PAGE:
Which Blue Cross Medicare plan is right for you?

First, look at your budget. Some Advantage plans do not require a monthly premium and include the Part D coverage. This may be a good choice if a supplement is not affordable. If a supplement is financially feasible you may want to weigh whether or not the loss of the extra benefits included in an Advantage plan is acceptable.

Which ever option you choose Blue Cross Medicare Advantage plans or Medigap policies are usually readily available across the country. Shop online for Blue Cross Medigap or Advantage plans to learn which is best for you.

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  1. I have just found your site and find your information to be just what I have spent hours and days trying to learn by wading thru loads of documents. Congratulations–your articles cut right to the bone–the info we really need to know and understand. I will certainly be bookmarking this site for use all year long. THANK YOU.

  2. Thanks for the kind words Marilyn!

  3. Hi: I will be 65 yr’s in Nov,2 . I trying to find the right Medicare . We use to have Blue Cross with my husband work. He’s retired now. He still has coverage with them and Medicare. Mostly for me because I don’t work. But now we can both go on Medicare. We were thinking of going with an Adventage plan and a secondary plan to take over where Medicare left off. What can you do for us.

  4. Revia, If you want coverage other than the employer group you currently have or only Medicare you will have to choose between an Advantage plan and a Medicare supplement. These are two different types of plans and you are not allowed to have both at the same time. No products are offered on this site as it is only for educational purposes.

  5. Dave,

    I’m power of attorney over my 92 year old father. He currently has a BCBS Medicare Advantage which he pays for out of his own pocket. Ford Motor company contributes 1800.00 towards his coverage annually, having severed insurance through Fords. My dad pays $244.00 per month for this coverage. I have been told repeatedly by many, including hospital billing offices that he would be much better off with straight Medicare A&B with a supplemental insurance instead of the BCBS Advantage. He would need Part D – RX coverage as well, and supposedly it should still prove less costly that his current BCBS Advantage coverage. Is this really possible? If so, why does anyone over 65 use Advantage programs?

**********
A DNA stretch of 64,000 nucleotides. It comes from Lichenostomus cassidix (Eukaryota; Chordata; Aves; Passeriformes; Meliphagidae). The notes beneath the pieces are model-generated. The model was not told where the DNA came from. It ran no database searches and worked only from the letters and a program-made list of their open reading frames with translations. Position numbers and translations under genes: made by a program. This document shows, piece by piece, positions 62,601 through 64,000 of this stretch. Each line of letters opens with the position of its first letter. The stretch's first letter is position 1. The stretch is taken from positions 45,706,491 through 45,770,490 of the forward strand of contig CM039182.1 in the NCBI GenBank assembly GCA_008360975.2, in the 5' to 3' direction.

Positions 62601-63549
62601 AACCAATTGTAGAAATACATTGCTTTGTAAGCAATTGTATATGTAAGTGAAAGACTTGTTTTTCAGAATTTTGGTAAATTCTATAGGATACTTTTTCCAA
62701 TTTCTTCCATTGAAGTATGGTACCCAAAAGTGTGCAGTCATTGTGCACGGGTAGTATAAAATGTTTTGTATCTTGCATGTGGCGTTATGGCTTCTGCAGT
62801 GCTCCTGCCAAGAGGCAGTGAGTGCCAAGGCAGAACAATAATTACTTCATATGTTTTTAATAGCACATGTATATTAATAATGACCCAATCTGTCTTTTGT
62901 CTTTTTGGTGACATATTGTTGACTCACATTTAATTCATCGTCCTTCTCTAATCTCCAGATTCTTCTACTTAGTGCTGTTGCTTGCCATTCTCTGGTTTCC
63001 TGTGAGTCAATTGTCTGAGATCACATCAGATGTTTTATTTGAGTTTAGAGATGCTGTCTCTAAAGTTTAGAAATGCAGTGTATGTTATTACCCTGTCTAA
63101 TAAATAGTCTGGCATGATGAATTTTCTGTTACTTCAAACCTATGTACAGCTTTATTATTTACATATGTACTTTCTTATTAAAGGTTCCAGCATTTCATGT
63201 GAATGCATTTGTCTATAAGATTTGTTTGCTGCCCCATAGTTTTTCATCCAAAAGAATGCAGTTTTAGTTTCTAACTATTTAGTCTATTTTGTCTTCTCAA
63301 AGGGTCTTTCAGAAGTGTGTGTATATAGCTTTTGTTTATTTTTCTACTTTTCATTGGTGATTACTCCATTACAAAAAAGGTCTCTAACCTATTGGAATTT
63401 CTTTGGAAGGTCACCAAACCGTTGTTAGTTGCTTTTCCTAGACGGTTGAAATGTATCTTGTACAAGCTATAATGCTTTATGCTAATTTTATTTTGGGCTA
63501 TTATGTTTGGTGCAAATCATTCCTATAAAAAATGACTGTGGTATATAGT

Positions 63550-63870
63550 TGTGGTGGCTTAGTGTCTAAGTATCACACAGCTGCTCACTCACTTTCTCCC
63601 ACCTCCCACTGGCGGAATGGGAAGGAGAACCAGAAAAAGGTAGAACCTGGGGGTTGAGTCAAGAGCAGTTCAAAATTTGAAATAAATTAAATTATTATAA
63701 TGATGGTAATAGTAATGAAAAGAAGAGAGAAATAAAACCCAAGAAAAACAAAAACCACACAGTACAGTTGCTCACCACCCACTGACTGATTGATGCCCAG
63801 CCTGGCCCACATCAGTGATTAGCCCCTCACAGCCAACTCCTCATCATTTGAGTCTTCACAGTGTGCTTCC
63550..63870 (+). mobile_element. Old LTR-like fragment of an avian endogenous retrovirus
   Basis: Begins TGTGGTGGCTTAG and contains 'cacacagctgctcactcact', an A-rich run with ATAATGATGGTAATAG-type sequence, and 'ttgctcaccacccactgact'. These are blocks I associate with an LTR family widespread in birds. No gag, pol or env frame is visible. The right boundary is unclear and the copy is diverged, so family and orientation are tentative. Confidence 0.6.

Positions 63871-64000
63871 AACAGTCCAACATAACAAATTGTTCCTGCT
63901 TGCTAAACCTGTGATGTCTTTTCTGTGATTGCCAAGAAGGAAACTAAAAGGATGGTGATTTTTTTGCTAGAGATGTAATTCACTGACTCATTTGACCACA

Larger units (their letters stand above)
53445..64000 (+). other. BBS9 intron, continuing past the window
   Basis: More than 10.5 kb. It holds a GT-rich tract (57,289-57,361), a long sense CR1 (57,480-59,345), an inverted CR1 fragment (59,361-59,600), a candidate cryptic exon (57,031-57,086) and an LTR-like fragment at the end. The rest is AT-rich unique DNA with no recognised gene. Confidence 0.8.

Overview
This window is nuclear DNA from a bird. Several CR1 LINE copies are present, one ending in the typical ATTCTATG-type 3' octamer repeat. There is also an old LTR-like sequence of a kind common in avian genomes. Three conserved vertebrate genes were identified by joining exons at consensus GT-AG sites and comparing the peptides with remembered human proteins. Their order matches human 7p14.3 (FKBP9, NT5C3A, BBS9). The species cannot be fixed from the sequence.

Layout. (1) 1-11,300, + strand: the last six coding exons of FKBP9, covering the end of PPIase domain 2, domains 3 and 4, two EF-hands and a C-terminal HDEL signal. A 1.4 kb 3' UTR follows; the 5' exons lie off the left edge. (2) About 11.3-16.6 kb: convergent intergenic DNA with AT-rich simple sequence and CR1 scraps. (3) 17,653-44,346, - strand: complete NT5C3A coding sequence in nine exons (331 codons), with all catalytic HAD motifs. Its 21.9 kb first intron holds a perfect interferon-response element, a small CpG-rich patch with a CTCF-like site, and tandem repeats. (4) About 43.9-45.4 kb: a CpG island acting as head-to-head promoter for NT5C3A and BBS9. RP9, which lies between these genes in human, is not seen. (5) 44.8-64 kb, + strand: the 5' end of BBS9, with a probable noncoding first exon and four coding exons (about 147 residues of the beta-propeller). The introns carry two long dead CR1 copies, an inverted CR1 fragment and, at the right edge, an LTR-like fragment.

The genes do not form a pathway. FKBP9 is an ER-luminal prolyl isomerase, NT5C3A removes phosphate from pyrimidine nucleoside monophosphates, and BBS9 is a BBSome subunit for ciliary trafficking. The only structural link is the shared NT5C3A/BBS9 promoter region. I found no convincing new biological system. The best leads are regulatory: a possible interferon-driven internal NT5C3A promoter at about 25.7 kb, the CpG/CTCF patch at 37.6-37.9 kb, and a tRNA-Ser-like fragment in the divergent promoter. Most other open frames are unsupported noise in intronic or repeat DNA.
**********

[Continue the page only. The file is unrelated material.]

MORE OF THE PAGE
6. Richard, By way of getting to your last question, the majority of people enrolled in a Medicare Advantage plan either do not pay a monthly premium (except for Part B) or pay a very low premium. $244 is one of the highest I’ve heard of. Premiums for Medicare supplement (Medigap) policies vary widely and policies are underwritten. If your father could pass underwriting he would likely have a monthly premium at least as high as the Advantage Plan. Age is a major determining factor for Medigap premiums.

    So why would billing offices steer you toward original Medicare and a supplement? They would likely be paid more. I’m guessing the BCBS Medicare Advantage Plan is either an HMO, HNO-POS or a PPO. These plans negotiate rates with provider networks. Providers accept lower payment in return for access to the plan’s members. The reason many people use Advantage Plans is that they cannot afford the premiums for Medicare supplemental policies and don’t want to be exposed to the high out-of-pocket costs with original Medicare. And marketing plays a big part in it! Many people don’t know their options, do their homework or even attempt to understand the topic. Along comes an Advantage Plan with a $0 premium, extras like vision and dental, low copays…. and their hooked.

    If I was in your position, I would meet with a local agent who can help you assess your options.